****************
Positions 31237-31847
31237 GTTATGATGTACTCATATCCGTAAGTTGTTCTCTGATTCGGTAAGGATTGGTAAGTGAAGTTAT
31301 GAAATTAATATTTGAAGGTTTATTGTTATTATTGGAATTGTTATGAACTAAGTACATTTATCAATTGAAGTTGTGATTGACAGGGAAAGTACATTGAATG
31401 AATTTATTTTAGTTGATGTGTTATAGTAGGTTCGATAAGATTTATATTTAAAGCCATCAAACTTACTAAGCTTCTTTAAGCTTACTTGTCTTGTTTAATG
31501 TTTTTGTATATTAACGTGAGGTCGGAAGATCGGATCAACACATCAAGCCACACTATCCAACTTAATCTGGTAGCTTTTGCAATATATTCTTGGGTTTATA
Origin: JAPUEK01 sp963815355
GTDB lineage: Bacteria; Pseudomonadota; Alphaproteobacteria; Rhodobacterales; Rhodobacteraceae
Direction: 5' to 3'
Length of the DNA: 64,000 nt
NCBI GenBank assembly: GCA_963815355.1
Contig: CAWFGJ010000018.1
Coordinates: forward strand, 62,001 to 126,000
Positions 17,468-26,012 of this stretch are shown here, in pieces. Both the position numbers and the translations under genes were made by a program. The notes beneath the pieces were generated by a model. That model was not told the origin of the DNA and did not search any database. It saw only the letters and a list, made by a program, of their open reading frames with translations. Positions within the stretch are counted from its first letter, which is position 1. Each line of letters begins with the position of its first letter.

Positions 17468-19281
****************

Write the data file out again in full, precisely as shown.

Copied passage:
Positions 31237-31847
31237 GTTATGATGTACTCATATCCGTAAGTTGTTCTCTGATTCGGTAAGGATTGGTAAGTGAAGTTAT
31301 GAAATTAATATTTGAAGGTTTATTGTTATTATTGGAATTGTTATGAACTAAGTACATTTATCAATTGAAGTTGTGATTGACAGGGAAAGTACATTGAATG
31401 AATTTATTTTAGTTGATGTGTTATAGTAGGTTCGATAAGATTTATATTTAAAGCCATCAAACTTACTAAGCTTCTTTAAGCTTACTTGTCTTGTTTAATG
31501 TTTTTGTATATTAACGTGAGGTCGGAAGATCGGATCAACACATCAAGCCACACTATCCAACTTAATCTGGTAGCTTTTGCAATATATTCTTGGGTTTATA
Origin: JAPUEK01 sp963815355
GTDB lineage: Bacteria; Pseudomonadota; Alphaproteobacteria; Rhodobacterales; Rhodobacteraceae
Direction: 5' to 3'
Length of the DNA: 64,000 nt
NCBI GenBank assembly: GCA_963815355.1
Contig: CAWFGJ010000018.1
Coordinates: forward strand, 62,001 to 126,000
Positions 17,468-26,012 of this stretch are shown here, in pieces. Both the position numbers and the translations under genes were made by a program. The notes beneath the pieces were generated by a model. That model was not told the origin of the DNA and did not search any database. It saw only the letters and a list, made by a program, of their open reading frames with translations. Positions within the stretch are counted from its first letter, which is position 1. Each line of letters begins with the position of its first letter.

Positions 17468-19281